The world is changing rapidly economically, socially and technologically. For a long time, the concept of a ‘job for life’ was the norm. That is no longer the case. The prediction now is that “Millennials likely to have 12 jobs in their working lives". Those jobs may be in one occupational sector, such as construction, engineering, creative and digital or health and social care but it is increasingly likely that people will move between sectors during their working lives. This makes it increasingly important that young people develop transferable skills, such as: communication, team-working and organisation.
During your son or daughter’s time at Callywith, we will work hard to identify and evaluate post-18 career pathways. Our aim is to help them make ‘rational, informed career decisions’. Two pathways they should research and consider are:
- Going onto higher education
- Starting an apprenticeship
There are over 150 universities in the UK and many further education colleges and other educational institutions also offer degree courses. They offer over 50,000 different courses. The majority of courses are for three years, but there a wide range of four-year courses that include a year on a placement in a business or public sector organisation in the UK or abroad.
Apprenticeships have been around for a very long time, however, they have experienced significant changes and developments in recent years. The Government introduced an ‘Apprenticeship Levy’ in 2017. The levy is “paid by large employers with a pay bill of over £3 million (they pay 0.5% of their total annual pay bill).” The levy can only be spent on providing apprenticeships.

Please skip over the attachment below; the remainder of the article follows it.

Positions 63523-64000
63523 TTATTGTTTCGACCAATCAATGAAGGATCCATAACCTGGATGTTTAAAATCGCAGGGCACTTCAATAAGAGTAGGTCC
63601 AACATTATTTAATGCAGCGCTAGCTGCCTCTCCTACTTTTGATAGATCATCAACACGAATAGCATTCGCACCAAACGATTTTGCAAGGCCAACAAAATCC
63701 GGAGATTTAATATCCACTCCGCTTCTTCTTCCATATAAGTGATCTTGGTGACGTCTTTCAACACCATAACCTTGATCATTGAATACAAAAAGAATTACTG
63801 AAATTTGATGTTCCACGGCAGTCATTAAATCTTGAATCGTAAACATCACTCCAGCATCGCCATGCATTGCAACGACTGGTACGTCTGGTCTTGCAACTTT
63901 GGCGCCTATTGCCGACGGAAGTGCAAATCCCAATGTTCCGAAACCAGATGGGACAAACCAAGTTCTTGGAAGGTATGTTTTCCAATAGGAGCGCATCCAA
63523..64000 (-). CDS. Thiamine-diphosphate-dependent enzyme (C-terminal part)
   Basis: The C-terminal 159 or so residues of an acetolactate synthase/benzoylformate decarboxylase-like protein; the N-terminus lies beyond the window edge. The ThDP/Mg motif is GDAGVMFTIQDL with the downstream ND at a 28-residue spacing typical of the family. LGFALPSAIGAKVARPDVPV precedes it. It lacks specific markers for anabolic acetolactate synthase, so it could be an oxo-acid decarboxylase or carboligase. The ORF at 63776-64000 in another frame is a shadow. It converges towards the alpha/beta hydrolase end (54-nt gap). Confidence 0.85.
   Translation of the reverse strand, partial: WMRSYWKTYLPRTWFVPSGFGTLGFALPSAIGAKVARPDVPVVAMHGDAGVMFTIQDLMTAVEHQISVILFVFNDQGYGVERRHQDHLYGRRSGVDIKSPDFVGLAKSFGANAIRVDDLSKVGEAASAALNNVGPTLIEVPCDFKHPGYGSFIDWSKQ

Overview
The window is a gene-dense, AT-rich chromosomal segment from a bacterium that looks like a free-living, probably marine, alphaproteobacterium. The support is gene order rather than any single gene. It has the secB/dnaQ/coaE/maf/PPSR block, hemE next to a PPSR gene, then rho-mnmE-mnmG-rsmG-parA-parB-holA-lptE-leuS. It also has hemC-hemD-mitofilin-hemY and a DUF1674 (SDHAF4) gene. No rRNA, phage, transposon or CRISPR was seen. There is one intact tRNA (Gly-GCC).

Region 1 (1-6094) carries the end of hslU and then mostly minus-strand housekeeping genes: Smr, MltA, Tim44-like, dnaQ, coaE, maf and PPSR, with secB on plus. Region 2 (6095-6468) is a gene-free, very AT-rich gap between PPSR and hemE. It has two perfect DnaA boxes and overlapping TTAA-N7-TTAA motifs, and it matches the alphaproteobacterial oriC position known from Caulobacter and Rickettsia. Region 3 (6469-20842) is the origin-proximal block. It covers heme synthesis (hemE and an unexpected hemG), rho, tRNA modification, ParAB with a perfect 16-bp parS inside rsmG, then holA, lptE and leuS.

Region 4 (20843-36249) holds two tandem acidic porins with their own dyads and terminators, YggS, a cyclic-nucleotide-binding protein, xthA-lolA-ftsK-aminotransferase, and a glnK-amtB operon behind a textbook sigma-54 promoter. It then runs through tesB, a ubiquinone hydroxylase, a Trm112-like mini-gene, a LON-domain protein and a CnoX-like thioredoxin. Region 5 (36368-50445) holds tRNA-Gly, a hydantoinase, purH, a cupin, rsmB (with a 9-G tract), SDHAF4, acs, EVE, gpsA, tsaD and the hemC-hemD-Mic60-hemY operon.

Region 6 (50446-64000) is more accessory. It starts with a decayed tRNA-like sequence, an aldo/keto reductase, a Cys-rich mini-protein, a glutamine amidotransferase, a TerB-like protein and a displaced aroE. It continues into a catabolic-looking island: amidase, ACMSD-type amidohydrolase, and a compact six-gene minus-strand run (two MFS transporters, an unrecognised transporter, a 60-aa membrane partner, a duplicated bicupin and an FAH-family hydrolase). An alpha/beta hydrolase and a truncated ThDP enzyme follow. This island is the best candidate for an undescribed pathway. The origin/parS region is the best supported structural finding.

Apprenticeships are no longer just in a narrow range of job roles. In fact, it is possible to complete an apprenticeship for all jobs, except to become a doctor, dentist or vet. Currently there are 739 apprenticeship standards for different job roles in the UK.
Apprenticeships have been traditionally offered at Level 2, but in recent years many more are available at higher levels, including Degree Level (6 and 7). The UCAS website has information on the wide range of degree apprenticeships being offered by businesses and organisations in the UK.
Supporting your child
You can support your son or daughter to develop a career pathway in a number of ways, including:
- Encouraging them to use the website links below (these are also in the student area.)
- Helping them understand the importance of identifying labour market developments (very relevant in 2020!) More information on this can be found below.
- Encouraging them to research possible businesses and organisations to approach to request a work experience placement that will enable them to find out more about a career of interest to them.
- Helping them decide which pathway (apprenticeship or higher education) would be most appropriate for them, given their interests and strengths.
- Encouraging and supporting them to produce a high-quality CV.
- Helping them to use the UCAS and other relevant websites (see links below) to research courses and universities.
- Accompanying them to a university open day or days.
Careers Learner Journey
The Careers Learning Journey with Callywith College sets out the key careers interactions students will experience during their time at the College.
Which job sector?
If your son or daugther is unsure on which career path to follow, they can use our career pathways help tool which takes them through possible careers by job sector.
Many of the careers listed also show study routes, so students can see what knowledge and qualifications they'll need to succeed.
There are a wide range of links to websites below, that you may find helpful.
National Careers Service
Job trends in the UK
Job trends in Cornwall
Jobs in the NHS
Search for university courses
Leading university information
Information about Student Funding
Apprenticeships - top tips and advice
Information about apprenticeships
Apprenticeships in Cornwall
SEND support & providers:
Kehelland Trust courses
Learning with Newquay Orchard